Please change the wage for PCA workers for relatives back to their original wage. It is hard enough to live with the salary that we were getting, but to downplay the work that we do and the difficulty that comes with this kind of care is an insult to those that step up because they love their family members and want to give them the most comfortable living experience that they can have. We get no paid vacations, sick leave or overtime at my place of employment and if we want or need a day off to recharge it is with a day of no pay.

    It would be better to pay us a fair wage than to force us to leave our jobs that we enjoy and end up spending even more money to have those people put into a home care facility. Or just end up paying another person that they don’t know a higher wage when us family members have o quit caring for those we love. Please consider what I have said and look into reinstating our wage and removing the cap on how many hours that these vulnerable adults receive care.

  6. Wonderful letter Laura! I’m going to share it on our DSPAM facebook page! Please consider submitting it to DHS as well!

  7. Amy says:

    I am a client myself with a Relative Caregiver. My caregiver puts in many more hours than can ever be billed. They save the state so much money by doing this.

    Strangers, they tend to not care about it, or take longer to help us. Relatives, they know us best and have been around us long enough to know what to for us and do it quickly. Also, as a relative, they are allowed to do things for us stranger PCA’s cannot do. As my Mom, she can help me cath myself (has to be off the clock, but because she is my Mom and loves me, she does this). If I have surgery, she changes my bandages. Other PCA’s are not allowed to do this, thus a nurse has to come and that really costs the state lots of money! My Mom spends many nights with me when I am not doing so well, and she doesn’t get paid for this.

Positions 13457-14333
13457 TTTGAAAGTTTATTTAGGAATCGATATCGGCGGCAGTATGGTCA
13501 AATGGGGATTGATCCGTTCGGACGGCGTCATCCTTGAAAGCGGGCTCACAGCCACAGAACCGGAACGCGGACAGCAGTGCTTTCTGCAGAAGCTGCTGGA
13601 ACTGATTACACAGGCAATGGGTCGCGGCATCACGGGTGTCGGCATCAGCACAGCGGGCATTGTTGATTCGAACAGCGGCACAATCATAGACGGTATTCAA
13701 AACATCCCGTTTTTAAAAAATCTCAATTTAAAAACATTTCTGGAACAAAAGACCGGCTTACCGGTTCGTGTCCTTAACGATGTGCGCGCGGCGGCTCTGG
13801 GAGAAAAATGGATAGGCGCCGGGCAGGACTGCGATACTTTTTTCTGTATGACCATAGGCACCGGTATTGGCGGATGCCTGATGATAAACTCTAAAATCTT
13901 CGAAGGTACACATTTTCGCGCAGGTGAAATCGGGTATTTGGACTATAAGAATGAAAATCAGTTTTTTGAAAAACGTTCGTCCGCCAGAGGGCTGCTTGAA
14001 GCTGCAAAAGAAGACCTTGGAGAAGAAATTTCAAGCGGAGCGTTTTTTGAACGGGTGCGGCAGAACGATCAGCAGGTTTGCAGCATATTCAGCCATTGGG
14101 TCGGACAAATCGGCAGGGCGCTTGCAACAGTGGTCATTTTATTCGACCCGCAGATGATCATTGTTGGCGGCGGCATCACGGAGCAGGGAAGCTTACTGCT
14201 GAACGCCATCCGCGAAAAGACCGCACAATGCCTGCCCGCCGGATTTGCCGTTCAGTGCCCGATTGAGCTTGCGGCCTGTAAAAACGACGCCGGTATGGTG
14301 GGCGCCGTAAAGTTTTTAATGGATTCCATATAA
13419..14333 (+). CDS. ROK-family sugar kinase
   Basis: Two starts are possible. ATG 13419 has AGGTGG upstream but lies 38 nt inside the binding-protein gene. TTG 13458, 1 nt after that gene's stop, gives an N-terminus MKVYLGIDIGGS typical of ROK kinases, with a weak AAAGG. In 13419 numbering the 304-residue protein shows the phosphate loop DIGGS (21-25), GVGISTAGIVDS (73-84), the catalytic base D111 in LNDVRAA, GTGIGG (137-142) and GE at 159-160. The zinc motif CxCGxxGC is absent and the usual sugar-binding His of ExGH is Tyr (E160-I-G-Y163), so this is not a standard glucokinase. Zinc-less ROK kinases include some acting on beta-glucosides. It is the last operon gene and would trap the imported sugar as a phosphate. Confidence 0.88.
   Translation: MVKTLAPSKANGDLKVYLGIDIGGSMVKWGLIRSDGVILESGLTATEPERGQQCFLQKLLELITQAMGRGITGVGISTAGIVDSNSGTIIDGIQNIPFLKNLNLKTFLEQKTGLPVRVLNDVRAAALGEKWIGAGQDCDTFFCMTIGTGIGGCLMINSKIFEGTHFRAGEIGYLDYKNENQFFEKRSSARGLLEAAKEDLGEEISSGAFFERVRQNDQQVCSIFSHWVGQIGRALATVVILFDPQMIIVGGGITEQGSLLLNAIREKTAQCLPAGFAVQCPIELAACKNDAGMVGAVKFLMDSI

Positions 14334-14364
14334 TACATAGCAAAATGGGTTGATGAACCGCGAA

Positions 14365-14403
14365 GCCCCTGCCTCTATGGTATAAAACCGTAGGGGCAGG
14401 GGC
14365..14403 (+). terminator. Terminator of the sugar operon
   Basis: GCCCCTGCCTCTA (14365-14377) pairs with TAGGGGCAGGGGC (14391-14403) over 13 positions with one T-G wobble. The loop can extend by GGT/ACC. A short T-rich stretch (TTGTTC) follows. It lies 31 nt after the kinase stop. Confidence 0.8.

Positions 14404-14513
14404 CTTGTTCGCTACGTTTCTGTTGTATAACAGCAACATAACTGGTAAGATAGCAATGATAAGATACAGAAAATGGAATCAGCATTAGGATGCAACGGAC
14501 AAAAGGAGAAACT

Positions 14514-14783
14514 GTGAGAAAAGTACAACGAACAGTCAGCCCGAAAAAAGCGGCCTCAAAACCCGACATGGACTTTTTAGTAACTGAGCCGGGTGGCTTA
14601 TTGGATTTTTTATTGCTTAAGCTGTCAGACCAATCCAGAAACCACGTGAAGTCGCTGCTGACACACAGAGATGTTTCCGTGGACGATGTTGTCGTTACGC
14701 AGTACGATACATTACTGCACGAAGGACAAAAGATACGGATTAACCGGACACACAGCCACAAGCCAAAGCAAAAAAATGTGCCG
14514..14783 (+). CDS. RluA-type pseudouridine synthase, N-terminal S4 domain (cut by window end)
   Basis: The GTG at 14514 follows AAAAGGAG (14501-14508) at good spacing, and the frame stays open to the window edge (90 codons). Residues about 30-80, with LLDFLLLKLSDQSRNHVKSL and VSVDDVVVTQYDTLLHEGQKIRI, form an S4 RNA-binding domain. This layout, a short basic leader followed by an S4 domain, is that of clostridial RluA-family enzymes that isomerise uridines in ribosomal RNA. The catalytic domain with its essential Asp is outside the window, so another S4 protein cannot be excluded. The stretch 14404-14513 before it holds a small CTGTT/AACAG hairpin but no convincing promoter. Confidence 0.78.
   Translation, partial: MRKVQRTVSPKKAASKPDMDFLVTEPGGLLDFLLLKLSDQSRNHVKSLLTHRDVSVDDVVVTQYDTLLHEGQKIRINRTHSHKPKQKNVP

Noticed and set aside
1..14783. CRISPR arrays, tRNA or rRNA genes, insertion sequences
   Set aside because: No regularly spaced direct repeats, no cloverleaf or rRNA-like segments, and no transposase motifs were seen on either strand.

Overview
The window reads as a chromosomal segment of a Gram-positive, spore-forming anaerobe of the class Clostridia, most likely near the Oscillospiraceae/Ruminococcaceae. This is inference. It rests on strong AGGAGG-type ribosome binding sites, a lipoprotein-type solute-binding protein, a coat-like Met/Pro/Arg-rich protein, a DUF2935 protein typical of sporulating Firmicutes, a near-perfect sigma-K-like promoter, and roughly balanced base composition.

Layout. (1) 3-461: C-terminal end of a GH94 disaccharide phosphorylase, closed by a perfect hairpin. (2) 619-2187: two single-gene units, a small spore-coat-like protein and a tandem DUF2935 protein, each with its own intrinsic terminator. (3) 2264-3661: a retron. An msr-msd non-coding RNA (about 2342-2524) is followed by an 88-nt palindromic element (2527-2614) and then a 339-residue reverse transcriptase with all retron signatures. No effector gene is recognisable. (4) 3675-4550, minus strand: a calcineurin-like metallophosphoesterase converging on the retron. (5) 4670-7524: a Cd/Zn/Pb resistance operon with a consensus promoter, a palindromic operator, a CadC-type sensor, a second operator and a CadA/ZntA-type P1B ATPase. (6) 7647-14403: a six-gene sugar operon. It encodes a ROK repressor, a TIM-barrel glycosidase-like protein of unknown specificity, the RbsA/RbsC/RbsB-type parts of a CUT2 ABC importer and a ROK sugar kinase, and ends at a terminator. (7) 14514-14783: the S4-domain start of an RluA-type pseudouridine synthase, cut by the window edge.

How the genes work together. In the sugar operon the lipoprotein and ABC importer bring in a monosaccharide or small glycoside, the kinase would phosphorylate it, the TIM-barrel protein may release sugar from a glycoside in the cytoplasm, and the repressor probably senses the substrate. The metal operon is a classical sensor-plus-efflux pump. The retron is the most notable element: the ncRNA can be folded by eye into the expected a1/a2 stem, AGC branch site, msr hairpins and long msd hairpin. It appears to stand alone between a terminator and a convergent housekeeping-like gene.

If her pay is cut, she will be forced to get a different job where she can pay her bills with. This will leave me with strangers that come and go like flies, my care goes down the drain and I get very ill and end up in the hospital. That really costs the state big bucks.

    I work part time, and no stranger PCA can go with me to my job and assist me as my hours don’t equal their hours. Therefore, without my Mom, I cannot do my work. More loss in revenue as I pay sales tax on the items I make and sell, income tax on my income, and without doing this work, I am depressed and see a therapist. More cost to the state.

    I cannot tell you how many nights my Mom has stayed with me without charging those hours to the state, and you want to cut her pay even more? I probably wouldn’t be able to stay in my own place without her continuing to work for me. At the very least, my need for more PCA hours would dramatically increase. Also, strangers tend to come in late to work, or leave early, stealing from the state. Parents tend to always come in early and stay late and never charge. I don’t understand why anyone would even think cutting the wage for relatives is a good idea?